5. To improve your child’s confidence level.
This is another extremely important reason for your 7-year-old to see an orthodontist. An imbalanced jaw, crowded and crooked teeth or spaces between the teeth can negatively affect a child’s confidence level, especially during his or her formative years. Sadly, a child may avoid smiling or even stop speaking in an attempt to detract attention away from his or her mouth. Seeking treatment early-on may result in the implementation of the two-phase treatment plan, which will help your child’s confidence level as he or she notices the positive changes underway.
The two-phase treatment is used when development or function issues are present; however, it offers some cosmetic benefits as well.
6. To determine if there are missing teeth or extra teeth beneath the gumline.
At your child’s first orthodontic visit, x-rays are taken. The orthodontist uses these x-rays to determine if your child has any extra teeth or if any permanent teeth are missing. In addition, these images are used to make sure that your child’s teeth are erupting and falling out according to the Canada Dental Association’s dental development chart.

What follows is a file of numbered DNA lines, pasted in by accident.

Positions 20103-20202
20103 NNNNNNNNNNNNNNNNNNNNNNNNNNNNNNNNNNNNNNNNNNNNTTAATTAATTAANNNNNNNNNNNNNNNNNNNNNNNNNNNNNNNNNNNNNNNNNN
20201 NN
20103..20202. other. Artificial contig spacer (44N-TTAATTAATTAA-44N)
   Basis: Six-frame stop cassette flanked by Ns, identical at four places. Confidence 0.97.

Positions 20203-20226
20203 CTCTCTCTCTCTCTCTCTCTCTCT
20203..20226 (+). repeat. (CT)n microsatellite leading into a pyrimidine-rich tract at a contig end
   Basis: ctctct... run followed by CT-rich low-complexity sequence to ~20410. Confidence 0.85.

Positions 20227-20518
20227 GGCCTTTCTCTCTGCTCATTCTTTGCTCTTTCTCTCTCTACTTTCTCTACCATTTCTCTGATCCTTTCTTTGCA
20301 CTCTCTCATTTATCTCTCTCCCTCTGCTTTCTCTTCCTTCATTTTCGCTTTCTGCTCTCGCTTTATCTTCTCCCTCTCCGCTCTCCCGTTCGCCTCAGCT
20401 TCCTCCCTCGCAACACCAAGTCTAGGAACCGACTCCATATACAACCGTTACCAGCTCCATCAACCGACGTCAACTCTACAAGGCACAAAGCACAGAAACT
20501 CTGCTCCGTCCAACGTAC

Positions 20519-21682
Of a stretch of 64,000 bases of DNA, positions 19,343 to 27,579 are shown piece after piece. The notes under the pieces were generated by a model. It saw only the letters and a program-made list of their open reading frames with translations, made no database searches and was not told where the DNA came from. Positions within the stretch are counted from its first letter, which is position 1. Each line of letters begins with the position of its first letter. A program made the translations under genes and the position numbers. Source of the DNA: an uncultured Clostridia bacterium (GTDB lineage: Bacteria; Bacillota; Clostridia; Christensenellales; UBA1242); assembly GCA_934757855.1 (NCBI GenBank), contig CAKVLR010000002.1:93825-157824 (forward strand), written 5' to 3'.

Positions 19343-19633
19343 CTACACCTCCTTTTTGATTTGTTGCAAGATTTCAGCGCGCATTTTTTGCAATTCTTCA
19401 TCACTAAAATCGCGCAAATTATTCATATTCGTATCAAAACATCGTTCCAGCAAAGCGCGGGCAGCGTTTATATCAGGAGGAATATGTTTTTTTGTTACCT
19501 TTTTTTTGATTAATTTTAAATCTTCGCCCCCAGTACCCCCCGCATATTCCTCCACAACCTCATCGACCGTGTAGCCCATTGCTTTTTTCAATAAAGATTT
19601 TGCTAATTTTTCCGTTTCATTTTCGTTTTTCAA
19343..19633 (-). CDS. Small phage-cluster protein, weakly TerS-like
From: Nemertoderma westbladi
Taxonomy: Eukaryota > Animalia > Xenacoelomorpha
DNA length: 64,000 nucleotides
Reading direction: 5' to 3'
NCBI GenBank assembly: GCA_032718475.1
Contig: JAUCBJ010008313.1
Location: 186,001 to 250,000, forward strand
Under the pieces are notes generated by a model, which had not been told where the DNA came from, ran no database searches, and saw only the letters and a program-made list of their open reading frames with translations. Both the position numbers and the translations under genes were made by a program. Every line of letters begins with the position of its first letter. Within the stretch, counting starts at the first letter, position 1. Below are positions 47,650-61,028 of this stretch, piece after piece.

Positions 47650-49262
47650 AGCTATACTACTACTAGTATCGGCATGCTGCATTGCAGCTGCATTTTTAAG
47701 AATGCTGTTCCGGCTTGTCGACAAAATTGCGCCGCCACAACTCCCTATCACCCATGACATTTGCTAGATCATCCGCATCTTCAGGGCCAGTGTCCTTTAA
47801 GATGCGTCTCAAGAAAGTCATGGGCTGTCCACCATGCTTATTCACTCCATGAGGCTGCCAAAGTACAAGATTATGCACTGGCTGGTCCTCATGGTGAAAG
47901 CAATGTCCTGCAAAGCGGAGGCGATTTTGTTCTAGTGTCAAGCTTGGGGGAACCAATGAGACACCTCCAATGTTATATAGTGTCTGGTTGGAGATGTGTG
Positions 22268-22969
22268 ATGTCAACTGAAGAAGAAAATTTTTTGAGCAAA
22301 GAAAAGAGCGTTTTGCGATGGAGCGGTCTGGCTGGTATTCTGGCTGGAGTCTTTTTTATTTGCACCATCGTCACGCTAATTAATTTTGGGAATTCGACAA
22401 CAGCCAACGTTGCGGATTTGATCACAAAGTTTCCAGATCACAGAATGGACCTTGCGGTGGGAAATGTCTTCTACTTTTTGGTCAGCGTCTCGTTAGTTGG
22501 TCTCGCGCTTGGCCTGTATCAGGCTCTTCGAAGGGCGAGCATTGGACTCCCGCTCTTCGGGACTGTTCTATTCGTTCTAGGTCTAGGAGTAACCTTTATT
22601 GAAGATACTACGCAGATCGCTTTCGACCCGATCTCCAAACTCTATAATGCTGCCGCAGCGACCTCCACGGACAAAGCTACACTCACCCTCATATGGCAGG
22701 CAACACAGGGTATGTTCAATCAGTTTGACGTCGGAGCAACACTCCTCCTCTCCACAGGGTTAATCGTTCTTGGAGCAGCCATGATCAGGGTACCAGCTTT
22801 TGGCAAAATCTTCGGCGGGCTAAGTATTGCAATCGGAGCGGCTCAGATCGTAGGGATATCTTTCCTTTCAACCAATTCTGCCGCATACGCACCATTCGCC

Extra teeth are referred to as supernumerary teeth. While these supernumerary teeth are usually extracted, if alignment or eruption issues result, your child may be a good candidate for the two-phase treatment plan.
7. To recognize and treat issues related to permanent teeth early on.